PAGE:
Aerial view over Pendennis Castle and Falmouth, Cornwall (Image: Getty)

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With international travel limited for now, Brits are more inclined to look at holiday destinations nearer to home, with Cornwall emerging as the perfect place to get all the trappings of a world class destination without the distance.

Cornwall has also been in the news quite a bit recently as world leaders such as Joe Biden and Boris Johnson will be staying in Cornwall’s Carbis Bay for this weekend’s G7 Summit.

However, that's just one of the jewels in Cornwall's crown in terms of beautiful seaside resorts. Falmouth on the south coast is just as picturesque and has also been scoped out by the summit organisers and has been chosen to host the summit’s journalists with a media hub at the National Maritime Museum Cornwall.

Falmouth will certainly be given its own moment to shine, as a docked cruise liner is also accommodating thousands of police officers who are on G7 security duty.

With such a big spotlight on Cornwall, this will no doubt inspire people to take a trip to the harbour town that’s steeped in maritime history, our sister site 2Chill reports.

A scenic view of the small harbour town of Falmouth, Cornwall on a calm evening.
(Image: Getty)

I might be a bit biased given I grew up in Falmouth, but I’d argue it’s a town that’s got it all, from beautiful beaches, and a picturesque high street, to an impressive array of restaurants, pubs, and bars, as well as sea views from almost every corner, which makes it a great location if you’re short on time.

Here’s how I’d recommend spending a long weekend in the place I’m proud to call home…just wait for the dignitaries to depart.


As a seaside town, you won’t be short of places to book into. If you’re looking to splash out, there are luxurious hotels such as St Michael’s Hotel & Spa ( ) and the Royal Duchy ( ) on the sea front, Merchant’s Manor ( ), which is about a 10-minute walk from the beaches and Greenbank ( ) with views across the estuary. There’s also an endless list of guesthouse and self-catering options for all budgets, as well as Trewen campsite ( ), which is in nearby Budock Water.

Gyllyngvase beach
(Image: Getty)

Once you’ve unpacked, stretch your legs with a walk around Falmouth’s headland that stretches from the ‘Trago’s’ end of town (fyi Trago Mills ( ) is a store filled with bargains that’s something of an institution) to the beaches on Cliff Road. Along the way, enjoy the bustle of the docks (Falmouth is the third largest natural harbour in the world) and grab an ice-cream at the headland car park with its panoramic sea views before popping into Pendennis Castle ( ), a fortress that still stands proudly almost 500 years after Henry VIII had it built.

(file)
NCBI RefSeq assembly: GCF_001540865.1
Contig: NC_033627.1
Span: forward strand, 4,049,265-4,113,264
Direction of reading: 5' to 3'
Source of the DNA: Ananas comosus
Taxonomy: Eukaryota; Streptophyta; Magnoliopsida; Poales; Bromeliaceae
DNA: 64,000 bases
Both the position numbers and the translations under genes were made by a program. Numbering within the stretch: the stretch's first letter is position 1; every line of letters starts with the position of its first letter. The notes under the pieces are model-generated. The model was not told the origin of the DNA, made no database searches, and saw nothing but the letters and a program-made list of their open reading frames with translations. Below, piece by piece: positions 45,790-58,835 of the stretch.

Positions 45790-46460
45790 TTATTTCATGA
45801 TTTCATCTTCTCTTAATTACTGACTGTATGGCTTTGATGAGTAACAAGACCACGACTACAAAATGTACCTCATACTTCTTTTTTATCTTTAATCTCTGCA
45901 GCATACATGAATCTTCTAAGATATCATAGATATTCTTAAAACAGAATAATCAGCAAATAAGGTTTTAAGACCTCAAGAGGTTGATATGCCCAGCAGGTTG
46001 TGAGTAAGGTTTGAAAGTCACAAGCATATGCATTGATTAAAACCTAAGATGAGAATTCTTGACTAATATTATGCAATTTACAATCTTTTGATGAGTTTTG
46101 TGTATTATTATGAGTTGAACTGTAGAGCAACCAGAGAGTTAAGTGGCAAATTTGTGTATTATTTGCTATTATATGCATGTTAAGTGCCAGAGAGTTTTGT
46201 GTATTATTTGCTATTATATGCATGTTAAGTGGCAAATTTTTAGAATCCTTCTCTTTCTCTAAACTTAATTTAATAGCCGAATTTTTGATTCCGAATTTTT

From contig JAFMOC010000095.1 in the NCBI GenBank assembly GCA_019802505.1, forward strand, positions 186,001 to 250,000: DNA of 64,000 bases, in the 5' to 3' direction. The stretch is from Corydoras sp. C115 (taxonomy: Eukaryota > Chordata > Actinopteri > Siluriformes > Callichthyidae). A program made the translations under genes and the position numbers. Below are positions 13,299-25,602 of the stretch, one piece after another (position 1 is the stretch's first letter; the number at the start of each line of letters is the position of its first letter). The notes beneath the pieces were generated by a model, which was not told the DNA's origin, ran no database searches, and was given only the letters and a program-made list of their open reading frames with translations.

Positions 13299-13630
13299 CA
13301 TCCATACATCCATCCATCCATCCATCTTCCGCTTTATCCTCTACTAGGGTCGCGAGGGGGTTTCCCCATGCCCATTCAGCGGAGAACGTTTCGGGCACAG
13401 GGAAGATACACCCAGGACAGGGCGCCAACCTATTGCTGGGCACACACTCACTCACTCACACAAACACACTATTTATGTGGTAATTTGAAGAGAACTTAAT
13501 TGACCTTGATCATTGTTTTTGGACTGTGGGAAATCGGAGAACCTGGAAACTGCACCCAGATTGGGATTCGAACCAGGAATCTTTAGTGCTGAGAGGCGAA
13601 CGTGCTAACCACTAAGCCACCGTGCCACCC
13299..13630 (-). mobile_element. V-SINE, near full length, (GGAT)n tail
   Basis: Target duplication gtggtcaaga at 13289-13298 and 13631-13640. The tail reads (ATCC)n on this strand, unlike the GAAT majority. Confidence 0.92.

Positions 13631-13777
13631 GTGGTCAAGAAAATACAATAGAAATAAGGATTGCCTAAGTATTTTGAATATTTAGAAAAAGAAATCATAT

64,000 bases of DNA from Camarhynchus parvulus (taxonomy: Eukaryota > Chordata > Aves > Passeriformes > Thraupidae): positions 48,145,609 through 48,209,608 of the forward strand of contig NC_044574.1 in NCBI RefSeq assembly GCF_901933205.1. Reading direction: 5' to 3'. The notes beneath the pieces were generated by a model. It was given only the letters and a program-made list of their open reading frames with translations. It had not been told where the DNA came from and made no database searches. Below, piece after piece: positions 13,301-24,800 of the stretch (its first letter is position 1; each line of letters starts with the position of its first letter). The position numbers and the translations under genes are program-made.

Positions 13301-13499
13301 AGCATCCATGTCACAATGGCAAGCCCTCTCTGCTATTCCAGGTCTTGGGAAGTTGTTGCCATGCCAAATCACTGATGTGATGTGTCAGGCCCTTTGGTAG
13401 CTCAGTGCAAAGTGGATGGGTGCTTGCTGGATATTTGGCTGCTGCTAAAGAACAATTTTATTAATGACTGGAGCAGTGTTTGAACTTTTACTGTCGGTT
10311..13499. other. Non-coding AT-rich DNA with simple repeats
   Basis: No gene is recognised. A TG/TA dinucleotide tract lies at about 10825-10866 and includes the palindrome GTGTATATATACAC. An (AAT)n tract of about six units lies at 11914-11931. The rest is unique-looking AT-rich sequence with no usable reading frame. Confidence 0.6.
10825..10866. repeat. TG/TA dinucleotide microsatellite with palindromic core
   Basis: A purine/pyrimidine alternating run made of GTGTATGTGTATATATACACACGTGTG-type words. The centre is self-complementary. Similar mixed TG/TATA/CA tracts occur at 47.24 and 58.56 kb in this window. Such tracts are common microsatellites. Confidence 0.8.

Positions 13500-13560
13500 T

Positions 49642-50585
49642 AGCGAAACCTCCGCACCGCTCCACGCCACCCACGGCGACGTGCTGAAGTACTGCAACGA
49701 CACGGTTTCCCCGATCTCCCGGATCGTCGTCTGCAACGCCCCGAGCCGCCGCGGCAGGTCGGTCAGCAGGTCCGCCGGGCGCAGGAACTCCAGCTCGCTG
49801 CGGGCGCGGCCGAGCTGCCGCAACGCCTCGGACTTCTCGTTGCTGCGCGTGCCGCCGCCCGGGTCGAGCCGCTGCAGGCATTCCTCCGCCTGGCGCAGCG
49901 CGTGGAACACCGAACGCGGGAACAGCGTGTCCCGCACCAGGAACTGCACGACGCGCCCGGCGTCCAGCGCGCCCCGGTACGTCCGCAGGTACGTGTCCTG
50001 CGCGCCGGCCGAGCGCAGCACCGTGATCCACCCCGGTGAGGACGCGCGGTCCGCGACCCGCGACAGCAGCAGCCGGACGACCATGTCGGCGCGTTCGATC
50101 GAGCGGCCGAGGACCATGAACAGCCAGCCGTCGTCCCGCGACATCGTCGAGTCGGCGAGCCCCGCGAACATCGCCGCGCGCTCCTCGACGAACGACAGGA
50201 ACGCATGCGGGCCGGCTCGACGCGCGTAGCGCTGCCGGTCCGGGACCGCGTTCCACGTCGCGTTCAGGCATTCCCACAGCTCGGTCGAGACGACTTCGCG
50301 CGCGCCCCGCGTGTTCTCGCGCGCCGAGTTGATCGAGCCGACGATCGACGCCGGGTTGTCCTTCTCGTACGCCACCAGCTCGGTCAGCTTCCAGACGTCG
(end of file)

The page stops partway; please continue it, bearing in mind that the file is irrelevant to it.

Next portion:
If it’s been a long day of travel, grab a drink and bite to eat at Gylly Café ( ) which sits at the top of Gyllyngvase Beach and provides the perfect backdrop to toast your first night.

Swanpool Falmouth
(Image: Getty)


If the sun is shining, you’ll no doubt want to head back to the beach. Falmouth has three, Castle, Gyllyngvase, of course, with the pretty Queen Mary Gardens just behind it, and tennis courts if you’re feeling particularly energetic, and Swanpool, which is a picturesque 10-15-minute walk along from Gylly.

All three beaches have cafes, and are so close to each other you could just make a day of it and beach-hop your way along. If you fancy a longer walk, you can also head to Maenporth, another stunning spot about half an hour walk from Swanpool, where you’ll also find Michael Caines’ beachside eatery The Cove ( ). The water’s calmer here than much of the north coast, so it’s a popular area to paddleboard and kayak, and you’ll find plenty of places to hire equipment.

Church Street shopping area of central Falmouth
(Image: Getty)

If you want a break from the beach, or the sun disappears, then head to the National Maritime Museum ( ) to find out about our seafaring heritage, or the family-friendly Pitch and Putt at Goldenbank or Ships and Castle Leisure Centre near Pendennis Castle.

For a low-key meal, buy some fish and chips from Harbour Lights ( ) and eat them while sitting on the quay before grabbing a drink at the historic Chain Locker ( ) with views of the estuary.

For something a little more formal, book at a table at Cribbs ( ) for Caribbean flavours, or The Shack ( ) which serves incredible seafood platters. For late-night drinks, there’s The Brig ( ) for rum infused cocktails and Toast ( ), which often hosts comedy nights and live music events.


After a lazy lie-in, take some time to explore the town. If you begin at the Killigrew Street end, you can grab some pasties at Choak’s ( ). A firm favourite with the locals, they’ve been using the same recipe for over 60 years, and it makes a tasty brunch or lunch on the go.

If you feel the need to burn it off, you can always tackle the steep steps known as Jacob’s Ladder just off the main piazza. From this end of town, you can also book one of the ferry trips that depart from the Prince of Wales Pier to St Mawes and Flushing.

Afterwards, enjoy an amble along the main cobblestone street that winds its way through Falmouth town centre where you’ll find some of the usual high street names alongside small galleries, boutique stores and surf shops.

For your final evening, try The Boathouse ( ) a laid-back, award-winning pub that sits at the top of the high street, and the nearby Star & Garter, a Georgian Townhouse with beautiful vistas. ( ). Both provide delicious meals in an incredible setting and would mark a memorable end to your weekend.